We have collated samples from nine Armenian manuscripts in the Bodleian library which contain a form of musical notation; these are available for viewing in the window below.
Below is a fairly typical example of Armenian musical notation as found in MS Arm. g. 12, fol. 226v, a 1654 ժամագիրք (breviary) copied in Ēǰmiacin. The passage in focus is the beginning of the penultimate stanza of a hymn:
“Եւ յորժամ շարժին երկինք և երկիր ի յահէ փառաց բանին տեառըն …”
ew yoržam šaržin erkink‘ ew erkir i yahē p‘aṙac‘ banin teaṙən
“And when Heaven and Earth begin to shake from fear of the glory of the Word of the Lord…”.
This manuscript, as typical for the period, is written in bolorgir, slightly slanting to the right. Above the line in which the lyrics of the hymn appear (and on occasion encroaching on that line), there are a number of different signs denoting the flow of the melody. These signs, called խազ (xaz – neume) in Armenian, like their western counterparts, do not bear an absolute value as does most modern musical notations, but indicate relative movement of the melody within the mode indicated.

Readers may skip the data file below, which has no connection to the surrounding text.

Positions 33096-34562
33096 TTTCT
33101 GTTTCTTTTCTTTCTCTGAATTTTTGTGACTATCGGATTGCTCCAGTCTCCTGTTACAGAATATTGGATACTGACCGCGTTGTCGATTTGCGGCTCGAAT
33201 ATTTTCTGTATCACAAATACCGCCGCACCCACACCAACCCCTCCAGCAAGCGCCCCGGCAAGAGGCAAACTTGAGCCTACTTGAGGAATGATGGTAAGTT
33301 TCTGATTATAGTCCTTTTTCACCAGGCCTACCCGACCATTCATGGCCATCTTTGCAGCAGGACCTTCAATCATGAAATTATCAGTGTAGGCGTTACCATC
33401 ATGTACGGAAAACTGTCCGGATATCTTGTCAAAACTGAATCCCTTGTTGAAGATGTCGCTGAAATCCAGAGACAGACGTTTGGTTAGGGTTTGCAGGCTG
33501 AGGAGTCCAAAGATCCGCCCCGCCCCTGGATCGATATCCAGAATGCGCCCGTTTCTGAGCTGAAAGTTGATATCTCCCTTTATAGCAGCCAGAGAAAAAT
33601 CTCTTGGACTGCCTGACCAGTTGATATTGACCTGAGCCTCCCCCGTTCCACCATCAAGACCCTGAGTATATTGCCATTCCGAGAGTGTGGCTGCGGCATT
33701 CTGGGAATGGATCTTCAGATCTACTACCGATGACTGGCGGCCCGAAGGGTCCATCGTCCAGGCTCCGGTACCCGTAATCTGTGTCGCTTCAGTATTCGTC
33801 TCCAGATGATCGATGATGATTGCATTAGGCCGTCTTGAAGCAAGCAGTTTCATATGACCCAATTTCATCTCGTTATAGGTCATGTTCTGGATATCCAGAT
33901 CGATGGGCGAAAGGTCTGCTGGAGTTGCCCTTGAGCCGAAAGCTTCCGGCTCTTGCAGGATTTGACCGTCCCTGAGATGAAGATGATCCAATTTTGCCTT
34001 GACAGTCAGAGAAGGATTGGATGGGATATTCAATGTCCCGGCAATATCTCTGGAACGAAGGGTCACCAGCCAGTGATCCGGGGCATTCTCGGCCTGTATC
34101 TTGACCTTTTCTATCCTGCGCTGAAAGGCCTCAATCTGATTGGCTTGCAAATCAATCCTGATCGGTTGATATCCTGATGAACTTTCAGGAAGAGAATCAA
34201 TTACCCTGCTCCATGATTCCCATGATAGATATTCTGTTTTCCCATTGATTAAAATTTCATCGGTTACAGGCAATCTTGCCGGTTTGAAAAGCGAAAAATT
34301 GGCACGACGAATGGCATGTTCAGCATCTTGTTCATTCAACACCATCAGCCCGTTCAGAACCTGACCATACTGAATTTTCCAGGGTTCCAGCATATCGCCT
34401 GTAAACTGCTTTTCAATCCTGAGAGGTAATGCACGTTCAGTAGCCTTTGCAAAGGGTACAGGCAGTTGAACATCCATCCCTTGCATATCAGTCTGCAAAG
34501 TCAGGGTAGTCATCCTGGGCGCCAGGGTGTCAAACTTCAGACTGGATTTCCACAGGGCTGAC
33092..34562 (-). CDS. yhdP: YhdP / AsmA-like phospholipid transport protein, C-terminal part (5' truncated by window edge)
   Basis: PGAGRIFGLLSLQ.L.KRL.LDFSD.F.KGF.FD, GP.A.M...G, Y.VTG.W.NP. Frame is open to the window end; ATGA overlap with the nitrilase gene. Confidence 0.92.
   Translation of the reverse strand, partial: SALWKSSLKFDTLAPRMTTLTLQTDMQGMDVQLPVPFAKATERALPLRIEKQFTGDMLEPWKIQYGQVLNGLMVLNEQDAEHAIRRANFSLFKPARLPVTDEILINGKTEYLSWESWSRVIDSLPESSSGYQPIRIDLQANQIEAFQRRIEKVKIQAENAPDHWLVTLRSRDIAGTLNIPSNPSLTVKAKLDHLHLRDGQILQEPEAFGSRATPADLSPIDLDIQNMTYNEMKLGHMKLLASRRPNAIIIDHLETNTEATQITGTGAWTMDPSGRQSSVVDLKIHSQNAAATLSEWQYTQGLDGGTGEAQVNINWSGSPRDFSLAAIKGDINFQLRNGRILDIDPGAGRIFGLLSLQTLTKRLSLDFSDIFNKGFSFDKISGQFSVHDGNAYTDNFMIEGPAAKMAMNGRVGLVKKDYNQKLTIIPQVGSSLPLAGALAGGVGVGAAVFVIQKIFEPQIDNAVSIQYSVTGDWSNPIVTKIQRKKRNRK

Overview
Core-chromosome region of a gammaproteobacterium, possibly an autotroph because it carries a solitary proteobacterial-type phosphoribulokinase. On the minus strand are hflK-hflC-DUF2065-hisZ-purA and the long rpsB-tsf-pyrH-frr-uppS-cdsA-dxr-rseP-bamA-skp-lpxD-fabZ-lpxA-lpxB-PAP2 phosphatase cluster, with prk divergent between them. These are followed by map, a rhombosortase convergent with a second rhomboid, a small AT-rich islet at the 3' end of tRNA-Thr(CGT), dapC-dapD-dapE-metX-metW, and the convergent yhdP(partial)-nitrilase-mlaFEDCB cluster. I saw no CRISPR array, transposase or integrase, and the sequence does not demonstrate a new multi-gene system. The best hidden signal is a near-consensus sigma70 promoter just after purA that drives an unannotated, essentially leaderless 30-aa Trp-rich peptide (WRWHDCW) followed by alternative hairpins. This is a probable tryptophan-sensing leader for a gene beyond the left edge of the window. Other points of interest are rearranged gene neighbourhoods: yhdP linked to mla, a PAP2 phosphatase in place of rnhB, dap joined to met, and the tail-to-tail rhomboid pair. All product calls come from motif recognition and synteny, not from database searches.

As indicated by the use of colour and gold in the initials of stanzas, and the colour transfer from a marginal ornament on the facing recto folio, MS Arm. g. 12 is relatively ornate for a small-scale breviary.
Similar in function, but rather different in execution is MS Arm. f. 22, a մանրասումն (manrasumn – antiphonary). The page in focus is fol. 57v:
Dating to 1295/6 CE, MS Arm. f. 22 is roughly 350 years younger than MS Arm. g. 12, but exhibits the same bolorgir writing style. Line spacing, ductus, musical notation, etc., are visibly different, however. Where in the previous manuscript there were a small number of relatively minor intrusions of the xaz in the line, many lines in the current MS are indeed almost wholly taken up by these marks (see blue rectangle).
Yet, not all instances of muscial notations take this shape; in many instances, less detailed annotation occurs, as for instance in MS Arm. f. 16, a collection of poetry and songs by the Armenian poets Frik and Aṙak‘el. Folio 68v below is the beginning of song on the ‘Love of God’, written in nōtrgir.